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Judgment day nears in Microsoft antitrust trial

The government refiles its plan to break Microsoft in two, setting the stage for a final ruling as early as next week.

    The government today refiled its proposal to break Microsoft into two pieces, clearing the way for a final ruling in the landmark antitrust case as early as next week.

    Although the judge presiding over the case expressed interest earlier this week in a three-way split of Microsoft, the government today stuck to its proposal for a two-way breakup. Microsoft will file a counterproposal by Wednesday.

    Today's proposal from the Justice Department and 19 states makes only modest changes to the version the group filed on April 28. For example, the time before a final judgment would take effect would be increased to 90 days from 30 days after the judge's ruling.

    In addition, individuals who own at least 5 percent of Microsoft's stock would be prevented from owning shares in the spin-off company; the threshhold was 3 percent in the previous filing. The change would affect Microsoft cofounder Paul Allen, who holds about 4 percent of the company's shares.

    "It's certainly nothing surprising," said Microsoft spokesperson Jim Cullinan. "You could certainly put a different face on a bad proposal, but this proposal remains unprecedented and excessive. In the end, it will harm consumers, the high-tech industry and our economy." Jackson previously ruled Microsoft abused its monopoly in the operating system market to thwart competition for other software. The government's proposal seeks to correct these antitrust violations.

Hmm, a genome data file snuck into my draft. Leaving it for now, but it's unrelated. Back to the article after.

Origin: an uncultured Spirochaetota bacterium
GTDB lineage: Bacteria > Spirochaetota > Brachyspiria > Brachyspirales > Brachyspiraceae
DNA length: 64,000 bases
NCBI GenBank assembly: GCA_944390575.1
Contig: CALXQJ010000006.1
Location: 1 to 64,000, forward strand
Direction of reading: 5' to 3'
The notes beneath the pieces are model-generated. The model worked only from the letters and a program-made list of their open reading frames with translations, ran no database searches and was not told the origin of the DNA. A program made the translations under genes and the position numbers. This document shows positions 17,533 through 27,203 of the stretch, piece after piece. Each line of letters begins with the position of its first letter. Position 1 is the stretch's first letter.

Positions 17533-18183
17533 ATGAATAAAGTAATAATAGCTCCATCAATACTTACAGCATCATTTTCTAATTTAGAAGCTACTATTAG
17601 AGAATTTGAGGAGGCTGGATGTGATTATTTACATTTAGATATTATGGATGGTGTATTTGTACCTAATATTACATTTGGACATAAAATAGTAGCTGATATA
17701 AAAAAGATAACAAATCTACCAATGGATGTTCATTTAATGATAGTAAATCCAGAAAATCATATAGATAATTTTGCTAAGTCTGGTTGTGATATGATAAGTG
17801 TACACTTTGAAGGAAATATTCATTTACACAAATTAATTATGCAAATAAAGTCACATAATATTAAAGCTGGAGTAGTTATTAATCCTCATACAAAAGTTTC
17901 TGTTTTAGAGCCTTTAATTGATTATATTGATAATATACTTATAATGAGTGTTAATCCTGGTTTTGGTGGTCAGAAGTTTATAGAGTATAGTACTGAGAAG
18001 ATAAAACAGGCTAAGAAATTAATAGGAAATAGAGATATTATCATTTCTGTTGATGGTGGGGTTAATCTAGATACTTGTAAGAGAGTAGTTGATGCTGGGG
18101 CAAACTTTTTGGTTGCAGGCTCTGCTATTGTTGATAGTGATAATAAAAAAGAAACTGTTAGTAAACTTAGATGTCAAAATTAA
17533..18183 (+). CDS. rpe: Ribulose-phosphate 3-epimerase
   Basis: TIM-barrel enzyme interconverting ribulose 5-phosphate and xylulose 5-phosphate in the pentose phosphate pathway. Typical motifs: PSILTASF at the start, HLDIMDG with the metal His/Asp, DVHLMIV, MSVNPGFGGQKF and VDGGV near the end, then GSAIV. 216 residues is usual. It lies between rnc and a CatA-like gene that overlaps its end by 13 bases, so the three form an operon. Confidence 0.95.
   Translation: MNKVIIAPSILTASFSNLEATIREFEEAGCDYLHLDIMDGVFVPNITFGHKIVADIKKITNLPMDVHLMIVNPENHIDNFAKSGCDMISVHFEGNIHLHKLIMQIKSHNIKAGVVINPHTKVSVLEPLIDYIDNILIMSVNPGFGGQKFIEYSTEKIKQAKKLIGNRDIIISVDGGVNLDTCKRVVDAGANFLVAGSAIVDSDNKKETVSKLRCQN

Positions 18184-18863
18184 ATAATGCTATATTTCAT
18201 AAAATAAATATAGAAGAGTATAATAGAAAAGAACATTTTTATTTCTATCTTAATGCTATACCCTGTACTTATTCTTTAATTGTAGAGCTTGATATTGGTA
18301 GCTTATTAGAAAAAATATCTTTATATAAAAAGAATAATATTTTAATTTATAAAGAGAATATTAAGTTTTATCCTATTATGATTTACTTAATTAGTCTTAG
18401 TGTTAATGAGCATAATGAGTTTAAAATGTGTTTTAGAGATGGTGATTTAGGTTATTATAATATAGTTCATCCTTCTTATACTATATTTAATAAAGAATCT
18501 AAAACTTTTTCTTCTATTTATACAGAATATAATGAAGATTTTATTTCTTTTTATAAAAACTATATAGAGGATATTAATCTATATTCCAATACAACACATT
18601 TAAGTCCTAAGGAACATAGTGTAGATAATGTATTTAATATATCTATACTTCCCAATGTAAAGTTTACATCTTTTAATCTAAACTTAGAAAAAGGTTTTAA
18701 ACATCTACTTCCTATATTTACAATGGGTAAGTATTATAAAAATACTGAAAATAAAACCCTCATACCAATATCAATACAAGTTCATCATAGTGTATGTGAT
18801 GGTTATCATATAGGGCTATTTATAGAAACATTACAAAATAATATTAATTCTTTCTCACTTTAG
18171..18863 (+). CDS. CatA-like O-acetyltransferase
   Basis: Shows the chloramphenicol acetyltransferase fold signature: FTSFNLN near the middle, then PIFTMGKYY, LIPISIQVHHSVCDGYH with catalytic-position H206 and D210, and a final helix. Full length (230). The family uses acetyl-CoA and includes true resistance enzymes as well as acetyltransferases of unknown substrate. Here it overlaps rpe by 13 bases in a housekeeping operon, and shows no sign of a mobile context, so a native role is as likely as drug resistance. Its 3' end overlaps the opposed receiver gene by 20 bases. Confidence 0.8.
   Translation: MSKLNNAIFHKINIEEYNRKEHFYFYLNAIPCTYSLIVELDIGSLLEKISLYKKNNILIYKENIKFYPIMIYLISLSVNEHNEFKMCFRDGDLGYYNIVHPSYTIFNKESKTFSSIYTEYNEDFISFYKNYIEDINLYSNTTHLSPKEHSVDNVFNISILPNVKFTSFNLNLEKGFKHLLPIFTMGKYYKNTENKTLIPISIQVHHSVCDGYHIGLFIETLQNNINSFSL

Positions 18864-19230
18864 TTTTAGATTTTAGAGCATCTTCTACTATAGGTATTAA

The filing concludes a busy week in the landmark antitrust trial. On Wednesday, U.S. District Judge Thomas Penfield Jackson denied Microsoft's request for more time in the case, clearing the way for a final judgment.

    Earlier today, Redmond, Wash.-based Microsoft postponed a major corporate event scheduled for next week, citing "strong indications" that Jackson will issue a final ruling.

    The government's plan would break Microsoft into two companies: one focused on operating systems and another on software applications. It also would impose some restrictions on the business practices of the operating systems company.

    In its filing today, the government clarified how licensing agreements would work between the operating systems and software applications company.

    The Justice Department has argued a breakup would cause less harm to Microsoft and be easier to enforce than keeping it intact and imposing stiff restrictions on its business practices. But a breakup also would be hard to enforce, according to some legal experts.

    "It would be difficult to prevent the two hypothetical post-breakup firms from colluding," said University of Baltimore School of Law professor Bob Lande. "The people would be friends, living in Redmond, who all agree that the?decree breaking them up was unfair. I don't see how you could easily monitor that."

    Unless Microsoft can win over Jackson at the 11th hour, the judge is now expected to breakup the software giant, analysts said.

    "It now looks like Jackson favors breaking up Microsoft," said Dana Hayter, an antitrust and intellectual property attorney with Fenwick & West in Palo Alto, Calif.

    Even if Jackson rules immediately to breakup Microsoft, the government today asked him to stay--or hold back--such action until after the case is appealed. Microsoft has made it clear it will appeal a ruling that favors the government.

    Reuters contributed to this report.